Thousands of British Airways cabin crew begin voting this Wednesday on strikes against poverty pay.
They have rejected a 2 percent pay offer following six years without pay rises.
A survey by their union, Unite, has revealed workers sleeping in their cars between shifts, doing second or third jobs or flying while ill because they can’t afford to take sick leave.
Their basic pay is £12,000 a year, with average pay packets including allowances totalling just £16,000.
This comes from the “Mixed Fleet” imposed on cabin crew after Unite backed down from a fight in 2010. The union must build a big vote for strikes and call a serious programme of action this time.
Ritzy bosses are taking the biscuit
Bectu union members at the Ritzy cinema in Brixton have announced the latest strikes in their ongoing dispute for the London Living Wage as well as other demands.
The first was set to start this Thursday at 10pm. This will be followed by strikes on Friday between 4pm and 9pm, Saturday from noon until 6am Sunday, Sunday between 3pm and 6.30pm and on Monday from 6pm to 9pm.
Out to beat the hated Housing Act
Housing activists are set to hold a protest outside parliament on the day of the Autumn Statement, Wednesday 23 November.
The Axe the Housing Act campaign has called the protest to keep pressure on the Tory Housing and Planning Act (see page 2).
Sheffield unites for £10 an hour wages
Activists in Sheffield are preparing for a demonstration to demand a £10 an hour minimum wage.
The protest is set to take place on Thursday 17 December at 12 noon and starts from Devonshire Green.
Protest demands Kurdish rights
Around 2,000 people joined a demonstration in London last Saturday in defence of peace and democracy in Turkey. In the latest assault, the Turkish interior ministry ordered 370 NGOs and community organisations inside Turkey to be closed.
Some 199 are Kurdish and accused of being affiliated to the PKK. It is important that British trade unionists support the fightback.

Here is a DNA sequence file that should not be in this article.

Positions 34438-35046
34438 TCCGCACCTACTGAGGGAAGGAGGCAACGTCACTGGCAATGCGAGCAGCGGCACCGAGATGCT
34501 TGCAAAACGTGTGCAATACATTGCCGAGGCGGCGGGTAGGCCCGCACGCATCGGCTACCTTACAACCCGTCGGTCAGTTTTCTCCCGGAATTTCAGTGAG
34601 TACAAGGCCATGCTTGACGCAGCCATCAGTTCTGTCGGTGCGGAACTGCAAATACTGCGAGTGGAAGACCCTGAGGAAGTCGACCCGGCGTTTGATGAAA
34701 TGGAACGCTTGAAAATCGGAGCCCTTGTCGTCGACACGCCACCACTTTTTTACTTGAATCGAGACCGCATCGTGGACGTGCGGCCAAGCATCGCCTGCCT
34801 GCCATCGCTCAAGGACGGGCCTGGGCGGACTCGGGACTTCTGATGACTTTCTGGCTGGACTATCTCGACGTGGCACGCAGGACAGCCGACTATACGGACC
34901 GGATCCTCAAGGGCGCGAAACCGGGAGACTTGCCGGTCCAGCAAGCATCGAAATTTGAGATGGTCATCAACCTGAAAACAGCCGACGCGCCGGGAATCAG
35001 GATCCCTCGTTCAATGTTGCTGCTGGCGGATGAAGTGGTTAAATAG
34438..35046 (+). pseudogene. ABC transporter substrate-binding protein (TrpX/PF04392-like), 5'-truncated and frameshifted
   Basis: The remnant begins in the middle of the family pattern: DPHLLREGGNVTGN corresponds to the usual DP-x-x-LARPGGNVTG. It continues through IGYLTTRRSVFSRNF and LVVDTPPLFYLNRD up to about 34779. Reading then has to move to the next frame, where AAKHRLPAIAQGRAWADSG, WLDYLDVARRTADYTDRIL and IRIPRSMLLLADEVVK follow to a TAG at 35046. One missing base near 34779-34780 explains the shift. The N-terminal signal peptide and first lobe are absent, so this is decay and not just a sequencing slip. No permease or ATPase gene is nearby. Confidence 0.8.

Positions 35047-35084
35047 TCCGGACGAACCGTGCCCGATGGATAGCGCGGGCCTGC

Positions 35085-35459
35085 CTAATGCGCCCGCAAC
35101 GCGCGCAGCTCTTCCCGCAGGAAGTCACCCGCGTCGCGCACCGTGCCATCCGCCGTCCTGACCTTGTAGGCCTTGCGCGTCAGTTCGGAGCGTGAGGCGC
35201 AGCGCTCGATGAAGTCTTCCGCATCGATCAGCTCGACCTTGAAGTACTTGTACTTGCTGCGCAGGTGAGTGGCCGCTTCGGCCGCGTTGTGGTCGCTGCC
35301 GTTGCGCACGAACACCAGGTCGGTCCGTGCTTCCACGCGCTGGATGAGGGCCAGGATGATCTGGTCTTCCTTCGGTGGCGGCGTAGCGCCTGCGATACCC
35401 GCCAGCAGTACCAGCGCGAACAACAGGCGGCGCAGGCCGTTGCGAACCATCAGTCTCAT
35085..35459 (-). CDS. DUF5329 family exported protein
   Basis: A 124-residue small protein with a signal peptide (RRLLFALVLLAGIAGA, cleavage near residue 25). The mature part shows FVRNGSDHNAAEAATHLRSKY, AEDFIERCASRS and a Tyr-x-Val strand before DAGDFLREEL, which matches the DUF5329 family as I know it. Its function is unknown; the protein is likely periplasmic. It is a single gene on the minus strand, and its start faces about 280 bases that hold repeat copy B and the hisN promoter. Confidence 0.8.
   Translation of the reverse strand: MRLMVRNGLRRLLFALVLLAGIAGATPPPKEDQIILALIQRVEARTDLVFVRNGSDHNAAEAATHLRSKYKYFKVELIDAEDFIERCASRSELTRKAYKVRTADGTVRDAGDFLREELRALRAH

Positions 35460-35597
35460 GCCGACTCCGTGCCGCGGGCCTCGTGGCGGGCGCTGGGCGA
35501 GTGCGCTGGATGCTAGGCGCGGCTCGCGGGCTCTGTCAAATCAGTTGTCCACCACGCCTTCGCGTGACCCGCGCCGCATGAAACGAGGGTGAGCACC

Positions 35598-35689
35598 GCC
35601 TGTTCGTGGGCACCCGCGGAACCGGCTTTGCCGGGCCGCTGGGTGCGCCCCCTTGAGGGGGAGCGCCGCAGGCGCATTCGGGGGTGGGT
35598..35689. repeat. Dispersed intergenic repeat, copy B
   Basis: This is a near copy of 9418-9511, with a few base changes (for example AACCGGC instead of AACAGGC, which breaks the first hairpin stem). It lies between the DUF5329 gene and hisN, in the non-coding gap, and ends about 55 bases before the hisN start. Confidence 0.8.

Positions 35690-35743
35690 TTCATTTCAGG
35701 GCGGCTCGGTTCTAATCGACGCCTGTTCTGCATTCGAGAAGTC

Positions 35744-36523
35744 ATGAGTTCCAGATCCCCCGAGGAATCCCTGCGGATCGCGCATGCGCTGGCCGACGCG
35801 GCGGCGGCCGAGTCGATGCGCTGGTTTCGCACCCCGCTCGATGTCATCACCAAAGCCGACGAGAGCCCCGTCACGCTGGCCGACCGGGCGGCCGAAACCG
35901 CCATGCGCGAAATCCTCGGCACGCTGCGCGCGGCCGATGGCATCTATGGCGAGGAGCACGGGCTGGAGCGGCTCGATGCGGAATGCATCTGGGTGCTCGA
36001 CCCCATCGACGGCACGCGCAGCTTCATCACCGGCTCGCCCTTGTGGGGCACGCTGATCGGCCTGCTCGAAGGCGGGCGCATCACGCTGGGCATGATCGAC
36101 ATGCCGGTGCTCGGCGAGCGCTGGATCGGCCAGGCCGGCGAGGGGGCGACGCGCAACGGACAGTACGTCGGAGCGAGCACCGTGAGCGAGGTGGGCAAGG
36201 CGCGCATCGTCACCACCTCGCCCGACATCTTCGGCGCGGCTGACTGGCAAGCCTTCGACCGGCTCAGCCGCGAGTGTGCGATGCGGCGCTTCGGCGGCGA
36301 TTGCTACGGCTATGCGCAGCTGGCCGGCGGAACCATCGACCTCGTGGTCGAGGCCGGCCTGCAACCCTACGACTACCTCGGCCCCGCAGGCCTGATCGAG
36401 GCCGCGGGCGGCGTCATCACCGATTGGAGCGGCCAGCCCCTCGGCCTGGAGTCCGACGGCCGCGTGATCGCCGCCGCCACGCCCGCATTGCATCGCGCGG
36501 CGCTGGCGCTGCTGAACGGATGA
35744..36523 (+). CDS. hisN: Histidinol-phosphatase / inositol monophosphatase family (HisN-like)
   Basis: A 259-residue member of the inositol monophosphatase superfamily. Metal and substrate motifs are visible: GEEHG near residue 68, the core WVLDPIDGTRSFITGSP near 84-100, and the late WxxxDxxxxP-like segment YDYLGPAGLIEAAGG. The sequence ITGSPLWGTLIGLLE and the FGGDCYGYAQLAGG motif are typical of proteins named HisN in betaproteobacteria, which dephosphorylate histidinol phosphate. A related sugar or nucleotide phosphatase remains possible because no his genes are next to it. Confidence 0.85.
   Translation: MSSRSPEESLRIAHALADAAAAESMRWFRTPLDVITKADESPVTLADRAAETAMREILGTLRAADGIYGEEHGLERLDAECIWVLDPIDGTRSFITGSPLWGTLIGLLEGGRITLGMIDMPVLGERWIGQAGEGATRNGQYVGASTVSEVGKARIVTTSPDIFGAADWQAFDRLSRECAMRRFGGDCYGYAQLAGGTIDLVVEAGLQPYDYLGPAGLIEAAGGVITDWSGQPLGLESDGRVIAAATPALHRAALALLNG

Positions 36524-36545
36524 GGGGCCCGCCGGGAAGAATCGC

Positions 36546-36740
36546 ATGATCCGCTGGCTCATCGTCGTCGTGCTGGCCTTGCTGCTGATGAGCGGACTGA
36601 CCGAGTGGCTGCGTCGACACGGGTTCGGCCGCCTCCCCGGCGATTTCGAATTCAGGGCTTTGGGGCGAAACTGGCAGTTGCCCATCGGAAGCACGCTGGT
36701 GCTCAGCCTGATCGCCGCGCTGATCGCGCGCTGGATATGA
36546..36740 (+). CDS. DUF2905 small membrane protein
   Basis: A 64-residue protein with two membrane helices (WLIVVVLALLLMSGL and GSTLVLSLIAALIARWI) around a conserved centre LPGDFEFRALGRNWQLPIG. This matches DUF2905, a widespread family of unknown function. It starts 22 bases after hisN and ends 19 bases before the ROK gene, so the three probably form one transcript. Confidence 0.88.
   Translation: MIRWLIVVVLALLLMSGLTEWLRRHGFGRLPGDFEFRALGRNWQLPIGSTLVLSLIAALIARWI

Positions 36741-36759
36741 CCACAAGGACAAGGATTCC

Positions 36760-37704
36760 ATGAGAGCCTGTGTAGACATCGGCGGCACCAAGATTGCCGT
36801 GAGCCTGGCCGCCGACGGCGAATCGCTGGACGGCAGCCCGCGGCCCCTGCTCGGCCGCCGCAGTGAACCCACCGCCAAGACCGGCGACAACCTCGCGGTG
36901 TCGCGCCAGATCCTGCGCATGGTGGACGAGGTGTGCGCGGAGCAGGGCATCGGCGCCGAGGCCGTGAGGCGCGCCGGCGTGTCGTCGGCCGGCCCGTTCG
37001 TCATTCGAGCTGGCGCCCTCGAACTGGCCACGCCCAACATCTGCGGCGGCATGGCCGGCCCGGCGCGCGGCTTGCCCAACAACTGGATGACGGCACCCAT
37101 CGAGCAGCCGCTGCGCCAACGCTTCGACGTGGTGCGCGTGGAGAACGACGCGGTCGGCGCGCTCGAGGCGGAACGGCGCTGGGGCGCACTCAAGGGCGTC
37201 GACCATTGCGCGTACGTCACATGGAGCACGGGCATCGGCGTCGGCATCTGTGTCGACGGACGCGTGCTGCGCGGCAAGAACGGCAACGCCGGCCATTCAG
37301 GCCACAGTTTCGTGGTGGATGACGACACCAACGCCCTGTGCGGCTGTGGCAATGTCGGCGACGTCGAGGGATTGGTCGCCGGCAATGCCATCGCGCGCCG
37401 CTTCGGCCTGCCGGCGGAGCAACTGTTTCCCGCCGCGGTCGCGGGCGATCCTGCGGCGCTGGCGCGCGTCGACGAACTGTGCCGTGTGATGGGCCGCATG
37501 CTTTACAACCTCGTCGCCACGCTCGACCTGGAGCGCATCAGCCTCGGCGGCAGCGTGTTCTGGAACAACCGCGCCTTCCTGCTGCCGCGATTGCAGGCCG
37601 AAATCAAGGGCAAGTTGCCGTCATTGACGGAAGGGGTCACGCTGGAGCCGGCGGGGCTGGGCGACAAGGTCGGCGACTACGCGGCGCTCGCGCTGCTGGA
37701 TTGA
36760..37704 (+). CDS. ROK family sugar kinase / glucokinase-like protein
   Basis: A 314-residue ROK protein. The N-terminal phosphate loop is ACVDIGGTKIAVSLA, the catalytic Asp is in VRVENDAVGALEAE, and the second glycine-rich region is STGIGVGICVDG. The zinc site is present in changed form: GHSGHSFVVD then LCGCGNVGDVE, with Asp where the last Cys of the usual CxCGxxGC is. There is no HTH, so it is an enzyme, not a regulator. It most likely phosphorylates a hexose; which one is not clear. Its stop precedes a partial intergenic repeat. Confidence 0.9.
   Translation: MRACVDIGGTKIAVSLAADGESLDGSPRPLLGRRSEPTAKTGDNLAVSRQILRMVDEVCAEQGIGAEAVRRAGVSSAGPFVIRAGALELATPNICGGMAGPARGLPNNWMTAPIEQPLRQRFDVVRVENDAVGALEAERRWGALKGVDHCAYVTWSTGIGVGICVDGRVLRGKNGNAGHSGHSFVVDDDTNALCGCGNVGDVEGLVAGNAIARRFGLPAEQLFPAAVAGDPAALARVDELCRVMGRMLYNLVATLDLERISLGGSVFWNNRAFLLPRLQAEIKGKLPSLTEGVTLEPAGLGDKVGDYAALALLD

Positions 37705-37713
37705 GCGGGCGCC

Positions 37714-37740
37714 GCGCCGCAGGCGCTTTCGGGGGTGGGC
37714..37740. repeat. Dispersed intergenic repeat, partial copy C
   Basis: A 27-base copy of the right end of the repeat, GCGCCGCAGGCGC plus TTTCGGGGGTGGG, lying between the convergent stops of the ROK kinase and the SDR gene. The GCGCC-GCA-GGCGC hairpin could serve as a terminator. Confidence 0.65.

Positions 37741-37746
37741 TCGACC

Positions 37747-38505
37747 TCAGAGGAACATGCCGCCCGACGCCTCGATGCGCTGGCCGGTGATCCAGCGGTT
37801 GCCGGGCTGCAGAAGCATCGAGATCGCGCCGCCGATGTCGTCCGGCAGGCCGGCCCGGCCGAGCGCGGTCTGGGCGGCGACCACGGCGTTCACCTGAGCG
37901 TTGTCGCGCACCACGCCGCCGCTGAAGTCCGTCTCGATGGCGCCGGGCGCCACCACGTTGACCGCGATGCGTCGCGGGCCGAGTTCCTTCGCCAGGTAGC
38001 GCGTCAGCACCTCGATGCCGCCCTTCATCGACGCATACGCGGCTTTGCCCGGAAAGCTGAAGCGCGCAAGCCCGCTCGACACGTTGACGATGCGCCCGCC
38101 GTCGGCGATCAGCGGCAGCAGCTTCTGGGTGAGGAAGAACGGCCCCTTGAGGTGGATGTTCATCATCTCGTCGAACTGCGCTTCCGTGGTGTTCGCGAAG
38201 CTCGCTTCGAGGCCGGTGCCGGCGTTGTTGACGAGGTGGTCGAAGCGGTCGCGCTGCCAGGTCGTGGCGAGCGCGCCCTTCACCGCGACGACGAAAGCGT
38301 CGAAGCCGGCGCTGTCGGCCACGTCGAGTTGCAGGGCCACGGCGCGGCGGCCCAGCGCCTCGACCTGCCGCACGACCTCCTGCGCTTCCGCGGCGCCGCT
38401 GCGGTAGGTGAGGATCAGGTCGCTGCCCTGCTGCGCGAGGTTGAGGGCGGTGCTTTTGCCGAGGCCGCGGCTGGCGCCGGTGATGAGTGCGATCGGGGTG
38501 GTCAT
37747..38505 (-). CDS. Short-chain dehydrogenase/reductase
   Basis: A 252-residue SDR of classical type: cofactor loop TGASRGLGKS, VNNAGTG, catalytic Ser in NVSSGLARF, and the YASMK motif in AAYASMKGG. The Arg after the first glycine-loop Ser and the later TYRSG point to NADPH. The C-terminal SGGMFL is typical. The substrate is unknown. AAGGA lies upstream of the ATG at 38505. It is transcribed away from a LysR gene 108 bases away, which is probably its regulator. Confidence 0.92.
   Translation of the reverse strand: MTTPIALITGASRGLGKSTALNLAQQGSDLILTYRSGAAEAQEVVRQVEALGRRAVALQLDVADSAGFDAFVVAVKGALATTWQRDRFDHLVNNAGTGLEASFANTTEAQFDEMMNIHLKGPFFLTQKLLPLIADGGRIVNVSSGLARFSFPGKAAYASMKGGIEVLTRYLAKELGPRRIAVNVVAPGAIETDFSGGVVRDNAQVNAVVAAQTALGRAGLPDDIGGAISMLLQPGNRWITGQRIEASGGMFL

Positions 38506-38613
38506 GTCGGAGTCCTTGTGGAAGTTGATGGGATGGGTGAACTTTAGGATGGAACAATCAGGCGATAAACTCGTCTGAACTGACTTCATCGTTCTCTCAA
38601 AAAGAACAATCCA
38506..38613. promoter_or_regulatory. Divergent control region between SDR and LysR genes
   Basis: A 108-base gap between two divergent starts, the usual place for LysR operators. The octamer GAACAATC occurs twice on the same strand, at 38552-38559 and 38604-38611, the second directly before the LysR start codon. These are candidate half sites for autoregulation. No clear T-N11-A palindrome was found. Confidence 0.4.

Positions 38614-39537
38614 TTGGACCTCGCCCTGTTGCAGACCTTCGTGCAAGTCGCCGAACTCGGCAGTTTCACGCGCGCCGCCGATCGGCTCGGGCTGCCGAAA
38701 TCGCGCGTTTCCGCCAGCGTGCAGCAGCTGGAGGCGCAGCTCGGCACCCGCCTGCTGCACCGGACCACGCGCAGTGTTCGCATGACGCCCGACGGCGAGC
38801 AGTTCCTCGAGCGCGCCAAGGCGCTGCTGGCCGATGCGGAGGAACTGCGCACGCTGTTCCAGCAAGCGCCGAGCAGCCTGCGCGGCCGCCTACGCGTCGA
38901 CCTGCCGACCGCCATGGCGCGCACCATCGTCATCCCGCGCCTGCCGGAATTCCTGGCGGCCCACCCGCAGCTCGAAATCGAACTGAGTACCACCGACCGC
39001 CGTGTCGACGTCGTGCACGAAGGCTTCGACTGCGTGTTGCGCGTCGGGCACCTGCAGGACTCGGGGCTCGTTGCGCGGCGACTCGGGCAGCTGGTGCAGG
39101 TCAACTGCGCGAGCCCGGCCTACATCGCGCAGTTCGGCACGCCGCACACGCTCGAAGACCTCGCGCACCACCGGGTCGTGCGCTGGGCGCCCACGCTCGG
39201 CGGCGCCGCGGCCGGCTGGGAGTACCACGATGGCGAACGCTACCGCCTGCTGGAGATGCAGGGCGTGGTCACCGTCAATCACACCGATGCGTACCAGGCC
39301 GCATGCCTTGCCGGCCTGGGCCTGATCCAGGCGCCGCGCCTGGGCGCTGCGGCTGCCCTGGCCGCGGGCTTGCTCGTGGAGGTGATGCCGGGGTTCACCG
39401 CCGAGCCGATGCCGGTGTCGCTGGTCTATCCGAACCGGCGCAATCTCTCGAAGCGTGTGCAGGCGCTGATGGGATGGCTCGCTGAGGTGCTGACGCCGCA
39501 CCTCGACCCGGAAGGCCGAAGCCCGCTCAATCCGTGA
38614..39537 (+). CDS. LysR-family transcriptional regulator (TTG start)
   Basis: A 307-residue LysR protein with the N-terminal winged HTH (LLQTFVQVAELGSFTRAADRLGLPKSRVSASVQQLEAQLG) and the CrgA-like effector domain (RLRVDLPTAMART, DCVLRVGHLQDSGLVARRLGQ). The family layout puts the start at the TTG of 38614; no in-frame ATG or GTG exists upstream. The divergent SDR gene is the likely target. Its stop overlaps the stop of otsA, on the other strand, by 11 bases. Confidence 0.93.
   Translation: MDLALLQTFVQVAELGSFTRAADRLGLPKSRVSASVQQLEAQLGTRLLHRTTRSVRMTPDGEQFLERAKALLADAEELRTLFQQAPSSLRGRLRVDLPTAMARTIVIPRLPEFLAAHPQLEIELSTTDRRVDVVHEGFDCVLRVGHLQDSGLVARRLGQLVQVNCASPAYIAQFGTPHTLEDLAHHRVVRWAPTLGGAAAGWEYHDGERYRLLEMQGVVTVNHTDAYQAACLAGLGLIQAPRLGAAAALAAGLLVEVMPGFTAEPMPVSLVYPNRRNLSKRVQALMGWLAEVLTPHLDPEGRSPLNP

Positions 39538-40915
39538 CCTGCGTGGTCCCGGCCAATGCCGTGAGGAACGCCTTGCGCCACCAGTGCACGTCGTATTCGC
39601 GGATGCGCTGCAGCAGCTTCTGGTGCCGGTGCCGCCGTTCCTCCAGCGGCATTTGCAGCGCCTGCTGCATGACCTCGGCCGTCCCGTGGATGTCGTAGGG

Civil service staff reject payoff cut
The PCS union has said the need for members to vote to reject Tory cuts to redundancy pay “has become even more important” after the cut was forced through last week.
Cuts to the Civil Service Compensation Scheme (CSCS) will see caps on compulsory and redundancy pay reduced.
They will also change the way redundancy payments are calculated.
Strikes across civil service departments can save jobs and office closures—and force the Tories to row back on their CSCS cuts.
EHRC workers walk out for your rights
Civil Service workers at the Equality and Human Rights Commission struck on Wednesday of last week. The members of the PCS and Unite unions are fighting bosses’ plans to close offices in Birmingham, Leeds, Edinburgh and Newcastle, and slash jobs.
Last Wednesday’s strike saw 100 percent turnouts in Glasgow and London—and was set to be followed up by another strike on Wednesday this week.
Walkout in jails over ‘dangers’
Prison officers walked out of prisons in England and Wales on Tuesday morning.
The Prison Officers Association (POA) says 10,000 took part in industrial action.
The POA, which is legally restricted from striking, said the day of protest would be “interpreted as a strike”.
It comes after talks with the government over staffing levels broke down.
According to the union, “The POA has consistently raised the volatile and dangerous state of prisons.”
Dave Todd, POA representative for London, Kent, Surrey and Sussex, said conditions in prisons were “volatile and dangerous”.
“We need to act to protect ourselves,” he said.
“Last month Lewes prison had a riot, Bedford prison had a riot, and assaults are at an all-time high.
“There’s mobile phones and drugs in prisons.”
Todd added, “The Ministry of Justice will call it a strike, they will injunct through the courts.”
The Tories did indeed describe the action as unjustified and “unlawful”—and threatened to go to the courts.
Every trade unionist should oppose the repeated use of the law against the prison officers.
But it should be remembered that the victims of the prison system and its conditions are the prisoners.
Improving jail conditions means fewer prisoners, not more officers.